KANSAS CITY --- Kei Kamara still sees himself as a center forward, but he’s gradually starting to see things in a different light. It hasn’t always been like that.
When Kansas City Wizards manager Peter Vermes moved Kamara wide right in the side’s 4-3-3 formation early this season, his decision was met with some resistance from his strong-willed forward.
"He wasn't willing at all,” Vermes said. “His interpretation was that he was playing as a right midfielder, and that's not that position. Not in our formation it’s not."
You won’t find any disagreement there from Kamara, either. He readily admits the change wasn’t one he welcomed with open arms.
[inline_node:318940]“Starting up the season, it wasn’t my favorite position to play,” Kamara said. “When I’m playing in the center, I definitely like to drift wide. At the same time, when I was in a wide position, I wasn’t happy about it.”
But with a little success and overall growth as a player, Kamara is beginning to see exactly why Vermes made the move. He’s scored a career-high 10 goals this season heading into the team’s match with the New York Red Bulls on Saturday at Red Bull Arena.
Not that his manager – a talented, young forward in his own playing days as well – didn’t understand his star forward’s sentiments either.
"I know that when I was a young player and played up front,” Vermes said, “if someone would have came to me and said, 'Listen, we need you to play here.’ [I would have said] ‘I'm a forward. I'm not going there.’ You think that as a player, and that's part of the reason why you're there.
"As you get a little bit older, you start to understand the game more from a tactical perspective."
To help Kamara understand where he fit in, Vermes and his staff frequently brought the Sierre Leone international in for film sessions to point out exactly how and why his game was benefiting from the move, beyond his increased productivity.
For one, Kamara receives the ball to his feet much more with room to maneuver in wide areas, allowing him to use his size, speed and touch to shrug off defenders with a serious size disadvantage. He’s also spending much less time absorbing contact, setting up as a primary option on goal kicks and getting in behind his defender far more frequently to also contribute four assists.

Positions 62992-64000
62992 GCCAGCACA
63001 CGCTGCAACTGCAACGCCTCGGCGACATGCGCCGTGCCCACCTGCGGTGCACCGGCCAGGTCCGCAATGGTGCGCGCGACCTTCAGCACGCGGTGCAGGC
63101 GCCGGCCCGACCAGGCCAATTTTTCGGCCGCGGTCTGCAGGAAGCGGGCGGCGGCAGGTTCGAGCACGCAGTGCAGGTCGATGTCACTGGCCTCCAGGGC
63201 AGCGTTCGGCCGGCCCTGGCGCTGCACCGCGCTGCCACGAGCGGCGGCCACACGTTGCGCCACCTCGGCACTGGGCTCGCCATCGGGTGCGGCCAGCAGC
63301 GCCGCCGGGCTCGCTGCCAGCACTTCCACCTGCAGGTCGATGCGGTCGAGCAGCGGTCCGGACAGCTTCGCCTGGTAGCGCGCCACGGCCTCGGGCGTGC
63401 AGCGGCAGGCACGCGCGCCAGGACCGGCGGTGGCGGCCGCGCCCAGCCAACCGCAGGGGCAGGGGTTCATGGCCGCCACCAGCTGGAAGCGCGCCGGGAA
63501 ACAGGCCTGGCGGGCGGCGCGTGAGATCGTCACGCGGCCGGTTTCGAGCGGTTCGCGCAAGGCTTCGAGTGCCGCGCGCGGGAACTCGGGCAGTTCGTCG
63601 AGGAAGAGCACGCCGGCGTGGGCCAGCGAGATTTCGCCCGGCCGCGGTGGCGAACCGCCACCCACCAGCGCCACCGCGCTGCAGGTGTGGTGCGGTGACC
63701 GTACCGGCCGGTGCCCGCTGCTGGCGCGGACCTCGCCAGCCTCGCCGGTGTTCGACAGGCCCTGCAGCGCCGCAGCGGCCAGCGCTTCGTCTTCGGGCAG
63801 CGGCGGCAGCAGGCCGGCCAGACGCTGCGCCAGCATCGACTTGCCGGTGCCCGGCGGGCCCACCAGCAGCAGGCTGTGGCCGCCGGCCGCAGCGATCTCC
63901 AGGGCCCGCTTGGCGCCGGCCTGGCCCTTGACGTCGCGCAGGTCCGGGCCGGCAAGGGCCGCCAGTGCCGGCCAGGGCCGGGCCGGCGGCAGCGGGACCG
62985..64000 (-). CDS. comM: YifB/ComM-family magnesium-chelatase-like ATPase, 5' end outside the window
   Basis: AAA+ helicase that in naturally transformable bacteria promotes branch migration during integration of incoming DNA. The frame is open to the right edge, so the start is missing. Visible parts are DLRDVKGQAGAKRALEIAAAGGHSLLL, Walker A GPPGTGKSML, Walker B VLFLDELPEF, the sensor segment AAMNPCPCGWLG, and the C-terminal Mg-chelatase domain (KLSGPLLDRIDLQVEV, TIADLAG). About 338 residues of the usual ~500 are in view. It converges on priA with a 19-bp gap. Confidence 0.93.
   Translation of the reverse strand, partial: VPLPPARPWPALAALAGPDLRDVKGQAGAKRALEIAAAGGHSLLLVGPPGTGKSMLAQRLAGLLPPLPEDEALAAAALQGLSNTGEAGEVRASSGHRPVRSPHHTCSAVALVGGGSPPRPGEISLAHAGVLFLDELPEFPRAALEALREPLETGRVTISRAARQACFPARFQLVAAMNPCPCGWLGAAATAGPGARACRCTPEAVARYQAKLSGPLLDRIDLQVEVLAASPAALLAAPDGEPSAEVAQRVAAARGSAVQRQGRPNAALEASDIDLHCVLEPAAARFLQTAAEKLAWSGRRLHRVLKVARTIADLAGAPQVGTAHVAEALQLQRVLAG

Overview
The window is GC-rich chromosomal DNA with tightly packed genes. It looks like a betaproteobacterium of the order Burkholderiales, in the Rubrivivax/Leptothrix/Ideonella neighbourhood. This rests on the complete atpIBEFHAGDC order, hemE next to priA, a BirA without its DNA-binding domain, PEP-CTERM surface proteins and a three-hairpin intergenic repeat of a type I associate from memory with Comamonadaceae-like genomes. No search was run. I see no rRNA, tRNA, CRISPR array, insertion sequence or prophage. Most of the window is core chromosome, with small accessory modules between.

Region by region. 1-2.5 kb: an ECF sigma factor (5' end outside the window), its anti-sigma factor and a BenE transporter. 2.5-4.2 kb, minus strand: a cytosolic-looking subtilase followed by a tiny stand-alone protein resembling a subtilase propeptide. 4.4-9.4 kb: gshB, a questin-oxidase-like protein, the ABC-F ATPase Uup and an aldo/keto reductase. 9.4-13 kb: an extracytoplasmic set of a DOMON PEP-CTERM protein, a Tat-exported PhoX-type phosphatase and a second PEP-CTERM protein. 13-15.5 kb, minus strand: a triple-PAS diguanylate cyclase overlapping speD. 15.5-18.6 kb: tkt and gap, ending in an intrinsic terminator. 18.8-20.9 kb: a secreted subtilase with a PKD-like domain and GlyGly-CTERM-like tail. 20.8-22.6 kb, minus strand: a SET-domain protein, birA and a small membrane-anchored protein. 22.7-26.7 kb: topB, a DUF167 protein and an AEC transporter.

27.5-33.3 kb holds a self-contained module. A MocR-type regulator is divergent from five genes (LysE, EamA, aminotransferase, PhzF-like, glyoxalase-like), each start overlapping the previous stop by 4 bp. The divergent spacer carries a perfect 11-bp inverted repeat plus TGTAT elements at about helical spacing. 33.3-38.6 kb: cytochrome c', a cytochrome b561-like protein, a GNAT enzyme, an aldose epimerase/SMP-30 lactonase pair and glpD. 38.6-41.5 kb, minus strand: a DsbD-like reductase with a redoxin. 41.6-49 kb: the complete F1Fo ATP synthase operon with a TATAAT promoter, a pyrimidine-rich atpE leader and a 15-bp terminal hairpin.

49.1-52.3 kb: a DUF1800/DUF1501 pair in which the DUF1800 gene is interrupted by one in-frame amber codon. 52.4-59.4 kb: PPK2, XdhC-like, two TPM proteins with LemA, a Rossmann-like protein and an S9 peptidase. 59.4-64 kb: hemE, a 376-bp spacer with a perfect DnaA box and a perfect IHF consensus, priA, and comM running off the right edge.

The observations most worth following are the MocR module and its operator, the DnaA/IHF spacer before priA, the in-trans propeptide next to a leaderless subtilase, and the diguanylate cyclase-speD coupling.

And even though he was apprehensive at first, Kamara is starting to see the tangible and intangible benefits behind Vermes’ decision.
“It’s been a change for me this year, but it’s been a good change,” Kamara said. “I don’t know if I would have scored this many goals if I was playing center forward, or maybe I would have scored more. Who knows? It’s good for every player to be diverse and able to play different positions because that’s the best way for your career to excel.”
[inline_node:316814]And in the long run, career advancement is at the top of Kamara’s priorities - just behind winning. That’s something his teammates appreciate even if they know the gregarious Kamara hasn’t always been overjoyed in his new role.
“You take your hat off to him because that’s probably not where he was the most comfortable to start with,” Wizards captain Davy Arnaud said, “but he’s done a good job in the role. When Kei is confident and people around him are confident in him, it brings out the best in him.”
And, to be sure, Vermes certainly has plenty of confidence in his leading scorer. So much so, in fact, that the Wizards manager doesn’t believe Kamara has scratched even half of his total potential.
"To me, he is like a Baby Huey,” Vermes said. “I don't think he gets how physically gifted he is compared to the other guys around him."
What Kamara does know, however, is that he isn’t satisfied with what has become a breakout season. He pointed to his now-infamous miss against the Galaxy as one example of opportunities – and points – missed.
“No one is ever satisfied,” he said. “You could score 100 goals, and you’re still going to want 101. Getting 10 goals so far is good, but, looking at myself, I know I can be more than that.”